This article was published in its entirety on TheDoctorWillSeeYouNow.com, and written by Esther Entin, MD.
The American Academy of Pediatrics recently published a policy statement on “Alcohol Use by Youth and Adolescents.” In addition to being a call to action to health care providers, the statement offered a compelling look at what research tells us about teenage drinking.
A survey done in 2009 asked 46,000 students whether they had used alcohol in the previous month. Over 5 percent of the eighth graders, 15.5 percent of tenth graders, and 27.4 percent of twelfth graders reported that they had been drunk at least once in the previous thirty days. Over 90 percent of twelfth graders and 60 percent of eighth graders reported that alcohol was easy to obtain.
Bingeing, Driving and Social, Sexual, and Other Risks
Teenagers tend to binge drink and these episodes of heavy drinking carry high risk of alcohol poisoning or overdose. The definition of binge drinking, consuming five or more drinks within a few hours, is actually quite high for teens since they become intoxicated on less alcohol. When drinks are consumed in rapid succession, the tendency is for the teen to be suddenly very intoxicated, in a manner that makes it difficult for them to think clearly, make responsible decisions, and keep themselves and their friend’s safe.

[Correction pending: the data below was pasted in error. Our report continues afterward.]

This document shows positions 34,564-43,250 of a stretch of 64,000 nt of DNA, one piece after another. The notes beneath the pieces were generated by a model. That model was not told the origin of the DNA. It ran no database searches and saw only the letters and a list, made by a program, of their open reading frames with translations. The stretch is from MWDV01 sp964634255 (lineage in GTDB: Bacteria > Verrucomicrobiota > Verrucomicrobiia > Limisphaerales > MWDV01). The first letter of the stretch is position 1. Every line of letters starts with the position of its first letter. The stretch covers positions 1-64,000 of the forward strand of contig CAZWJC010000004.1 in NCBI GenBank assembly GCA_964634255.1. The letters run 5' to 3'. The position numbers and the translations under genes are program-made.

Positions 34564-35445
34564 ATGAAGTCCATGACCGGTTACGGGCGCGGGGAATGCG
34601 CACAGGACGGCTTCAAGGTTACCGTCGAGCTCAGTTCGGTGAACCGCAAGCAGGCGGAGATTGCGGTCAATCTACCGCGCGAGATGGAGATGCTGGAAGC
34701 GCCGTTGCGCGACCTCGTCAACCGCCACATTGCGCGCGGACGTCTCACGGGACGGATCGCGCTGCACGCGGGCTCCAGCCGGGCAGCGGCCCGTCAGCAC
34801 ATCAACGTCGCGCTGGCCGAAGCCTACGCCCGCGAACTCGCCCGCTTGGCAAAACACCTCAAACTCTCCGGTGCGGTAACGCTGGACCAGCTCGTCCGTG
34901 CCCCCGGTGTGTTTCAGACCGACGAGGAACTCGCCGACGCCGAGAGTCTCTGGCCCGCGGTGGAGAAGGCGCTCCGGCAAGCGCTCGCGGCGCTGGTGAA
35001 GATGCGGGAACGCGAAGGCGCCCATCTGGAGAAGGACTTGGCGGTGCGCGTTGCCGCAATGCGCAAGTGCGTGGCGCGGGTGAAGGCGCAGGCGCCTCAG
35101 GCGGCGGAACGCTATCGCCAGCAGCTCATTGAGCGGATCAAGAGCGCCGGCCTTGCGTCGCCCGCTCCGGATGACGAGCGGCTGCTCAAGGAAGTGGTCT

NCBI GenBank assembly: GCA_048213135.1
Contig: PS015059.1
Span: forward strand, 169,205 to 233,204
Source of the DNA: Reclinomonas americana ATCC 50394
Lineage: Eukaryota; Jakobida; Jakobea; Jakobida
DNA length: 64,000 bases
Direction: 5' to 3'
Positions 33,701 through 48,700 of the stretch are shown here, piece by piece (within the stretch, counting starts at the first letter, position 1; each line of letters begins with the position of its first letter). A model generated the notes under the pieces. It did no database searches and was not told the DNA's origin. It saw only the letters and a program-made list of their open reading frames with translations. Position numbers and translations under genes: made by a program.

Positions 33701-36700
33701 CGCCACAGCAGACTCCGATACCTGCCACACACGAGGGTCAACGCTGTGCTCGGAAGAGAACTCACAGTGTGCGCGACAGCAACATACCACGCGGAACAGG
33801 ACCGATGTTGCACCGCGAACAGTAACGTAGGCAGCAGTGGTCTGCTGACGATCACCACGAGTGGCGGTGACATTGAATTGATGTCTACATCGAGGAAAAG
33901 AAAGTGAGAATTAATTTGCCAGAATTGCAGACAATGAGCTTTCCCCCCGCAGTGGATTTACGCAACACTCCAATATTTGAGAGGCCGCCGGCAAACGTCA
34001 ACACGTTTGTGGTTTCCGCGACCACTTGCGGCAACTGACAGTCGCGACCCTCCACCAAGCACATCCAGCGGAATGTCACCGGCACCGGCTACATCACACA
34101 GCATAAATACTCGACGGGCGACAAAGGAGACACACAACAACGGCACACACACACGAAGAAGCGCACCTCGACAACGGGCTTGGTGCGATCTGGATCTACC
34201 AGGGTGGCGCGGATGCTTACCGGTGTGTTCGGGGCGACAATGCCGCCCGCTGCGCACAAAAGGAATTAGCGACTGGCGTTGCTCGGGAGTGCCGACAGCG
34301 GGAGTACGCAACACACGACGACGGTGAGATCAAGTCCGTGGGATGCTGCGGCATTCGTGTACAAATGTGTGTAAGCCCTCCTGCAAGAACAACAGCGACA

Motor-vehicle accidents are the top cause of death for teens and young adults in the United States. A survey done in 2007 showed that 29 percent of surveyed students had, in the month preceding the study, ridden at least once in a vehicle whose driver had been drinking. Ten percent of the students had themselves driven while intoxicated. Numerous studies have shown that drinking and driving are a deadly combination for teens.
Teen drinking is also associated with increased risk of suicide and excessive use of alcohol is often found in teens with . . .
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